5. How do you look back on those times now?
Although living in T&T was challenging, isolating and uprooting to our small family, in retrospect, the experience was extremely valuable. We experienced a totally different culture. I really valued being Canadian and having a career, family and friends once I lived in a situation where no one seemed to know we existed and life was full of casual acquaintances.
We kept in touch briefly with the Montgomerys and the Forsythes for a few years but lost contact once our lives returned to normal. There seemed to no reason to cling to each other any longer and yet I was grateful to have known the friends we met in T&T. I often thought this must be what it’s like to be retired. Now that I am retired I have transitioned quite easily into this new phase in part because I had the experience of being relocated and having to adjust to new circumstances.
My earliest memories are of Golf Course Road, where our house in Trinidad was located. When I close my eyes and think back, I can see the wrought iron grillwork on our windows and the jittery horizon at sunset, as you were pushing me in my baby carriage along the unpaved road.
Your reflections on how isolated and worried you felt resonate with me particularly because of my own struggles a couple years ago. After finishing my Ph.D. at Brown, I moved to a small town in Nova Scotia to accept a job as an English professor, but what I’d envisioned as my dream career left me feeling depressed and culturally isolated. Over my two years there, I gradually came to terms with the fact that I wanted to leave academia and pursue my original childhood dream of becoming a writer. My mother was very supportive during that time and she often mentioned her own days in Trinidad as an example of how she had overcome isolation and struggled to find happiness and hope in her future career. A couple years ago, I followed my gut instinct and my mother’s advice and returned to Toronto to pursue writing.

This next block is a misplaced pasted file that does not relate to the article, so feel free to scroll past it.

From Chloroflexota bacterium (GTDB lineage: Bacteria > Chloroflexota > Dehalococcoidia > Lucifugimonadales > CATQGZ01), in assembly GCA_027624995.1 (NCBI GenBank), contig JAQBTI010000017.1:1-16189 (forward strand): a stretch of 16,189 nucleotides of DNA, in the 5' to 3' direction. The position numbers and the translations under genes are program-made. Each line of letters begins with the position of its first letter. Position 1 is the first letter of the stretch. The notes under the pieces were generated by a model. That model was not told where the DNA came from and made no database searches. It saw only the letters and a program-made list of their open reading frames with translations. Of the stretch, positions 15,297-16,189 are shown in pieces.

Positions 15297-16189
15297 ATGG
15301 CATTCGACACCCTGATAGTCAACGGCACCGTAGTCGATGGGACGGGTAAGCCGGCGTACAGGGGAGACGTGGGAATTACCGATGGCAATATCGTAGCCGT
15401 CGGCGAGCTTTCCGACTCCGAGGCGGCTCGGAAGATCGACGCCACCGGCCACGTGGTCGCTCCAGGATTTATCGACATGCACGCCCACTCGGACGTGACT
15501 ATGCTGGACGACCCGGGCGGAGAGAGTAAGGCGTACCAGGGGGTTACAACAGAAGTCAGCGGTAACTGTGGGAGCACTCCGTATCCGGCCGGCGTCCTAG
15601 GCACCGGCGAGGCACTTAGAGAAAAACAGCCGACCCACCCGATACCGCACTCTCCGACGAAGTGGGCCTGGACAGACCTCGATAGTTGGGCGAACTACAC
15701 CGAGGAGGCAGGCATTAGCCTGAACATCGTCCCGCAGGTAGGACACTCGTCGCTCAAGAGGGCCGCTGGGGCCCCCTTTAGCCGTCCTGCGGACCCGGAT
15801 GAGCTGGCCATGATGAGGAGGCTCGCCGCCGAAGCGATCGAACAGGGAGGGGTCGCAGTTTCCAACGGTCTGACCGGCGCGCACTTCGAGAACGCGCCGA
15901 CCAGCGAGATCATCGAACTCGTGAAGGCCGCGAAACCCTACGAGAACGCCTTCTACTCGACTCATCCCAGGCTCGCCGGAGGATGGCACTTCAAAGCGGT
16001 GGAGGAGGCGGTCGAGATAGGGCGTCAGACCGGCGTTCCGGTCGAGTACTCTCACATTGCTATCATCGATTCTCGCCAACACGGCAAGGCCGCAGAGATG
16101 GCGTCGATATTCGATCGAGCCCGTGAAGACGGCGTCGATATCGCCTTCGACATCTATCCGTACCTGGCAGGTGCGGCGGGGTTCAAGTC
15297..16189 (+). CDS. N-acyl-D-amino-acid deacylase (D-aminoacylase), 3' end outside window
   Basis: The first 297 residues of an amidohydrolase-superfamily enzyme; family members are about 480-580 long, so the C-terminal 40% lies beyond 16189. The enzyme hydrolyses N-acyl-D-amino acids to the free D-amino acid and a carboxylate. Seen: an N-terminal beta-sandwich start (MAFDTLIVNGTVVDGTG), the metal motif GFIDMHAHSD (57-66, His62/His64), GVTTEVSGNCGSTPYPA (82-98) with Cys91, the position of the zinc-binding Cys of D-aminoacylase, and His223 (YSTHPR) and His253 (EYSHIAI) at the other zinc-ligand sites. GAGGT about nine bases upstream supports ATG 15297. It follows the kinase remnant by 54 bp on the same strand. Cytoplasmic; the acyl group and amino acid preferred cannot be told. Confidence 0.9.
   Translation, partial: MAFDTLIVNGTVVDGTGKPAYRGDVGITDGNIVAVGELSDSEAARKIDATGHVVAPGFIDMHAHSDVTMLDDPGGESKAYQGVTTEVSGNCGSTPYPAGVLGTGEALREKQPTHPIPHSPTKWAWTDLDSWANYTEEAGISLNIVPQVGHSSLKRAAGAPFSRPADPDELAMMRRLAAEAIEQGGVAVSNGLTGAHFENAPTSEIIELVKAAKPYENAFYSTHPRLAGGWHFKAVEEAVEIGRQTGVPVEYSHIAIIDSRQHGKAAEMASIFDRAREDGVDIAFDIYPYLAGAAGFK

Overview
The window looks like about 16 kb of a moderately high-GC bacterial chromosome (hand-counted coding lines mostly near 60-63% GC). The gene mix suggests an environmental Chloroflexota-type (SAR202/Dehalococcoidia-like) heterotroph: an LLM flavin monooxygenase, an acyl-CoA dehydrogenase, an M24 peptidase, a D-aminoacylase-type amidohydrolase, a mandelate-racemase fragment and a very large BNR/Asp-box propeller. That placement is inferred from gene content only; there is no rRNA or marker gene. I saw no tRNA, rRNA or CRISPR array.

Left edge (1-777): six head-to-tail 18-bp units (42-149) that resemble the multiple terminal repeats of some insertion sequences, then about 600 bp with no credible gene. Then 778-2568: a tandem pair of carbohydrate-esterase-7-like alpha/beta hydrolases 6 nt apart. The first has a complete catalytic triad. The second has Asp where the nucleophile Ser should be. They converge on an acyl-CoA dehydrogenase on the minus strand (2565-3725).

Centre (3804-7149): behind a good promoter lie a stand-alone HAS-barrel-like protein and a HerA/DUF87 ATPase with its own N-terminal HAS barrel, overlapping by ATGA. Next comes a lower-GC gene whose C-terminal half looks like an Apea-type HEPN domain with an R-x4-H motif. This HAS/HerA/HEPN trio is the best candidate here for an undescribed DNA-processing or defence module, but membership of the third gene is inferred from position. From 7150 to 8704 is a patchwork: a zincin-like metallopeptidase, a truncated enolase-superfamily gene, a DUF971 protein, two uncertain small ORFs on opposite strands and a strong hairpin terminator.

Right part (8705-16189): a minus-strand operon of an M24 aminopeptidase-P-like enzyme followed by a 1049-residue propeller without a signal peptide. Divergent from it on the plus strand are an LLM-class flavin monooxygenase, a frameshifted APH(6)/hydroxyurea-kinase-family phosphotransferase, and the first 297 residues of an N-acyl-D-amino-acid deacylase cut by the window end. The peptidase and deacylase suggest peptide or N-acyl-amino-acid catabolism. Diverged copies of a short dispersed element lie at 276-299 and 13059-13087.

My memoir, The Reading List: Literature, Love, and Back Again, is being published next fall. At my blog, I reflect on the novels that have inspired and uplifted me at crisis points in my life, and mother, from time to time, is known to comment.
Jane Friedman (@JaneFriedman) has 20 years of experience in the publishing industry, with expertise in digital media strategy for authors and publishers. She is the co-founder and editor of The Hot Sheet, the essential newsletter on the publishing industry for authors.
In addition to being a columnist for Publishers Weekly, Jane is a professor with The Great Courses, which released her 24-lecture series, How to Publish Your Book. Her book for creative writers, The Business of Being a Writer (University of Chicago Press), received a starred review from Library Journal.
Jane speaks regularly at conferences and industry events such as BookExpo America, Digital Book World, and the AWP Conference, and has served on panels with the National Endowment for the Arts and the Creative Work Fund. Find out more.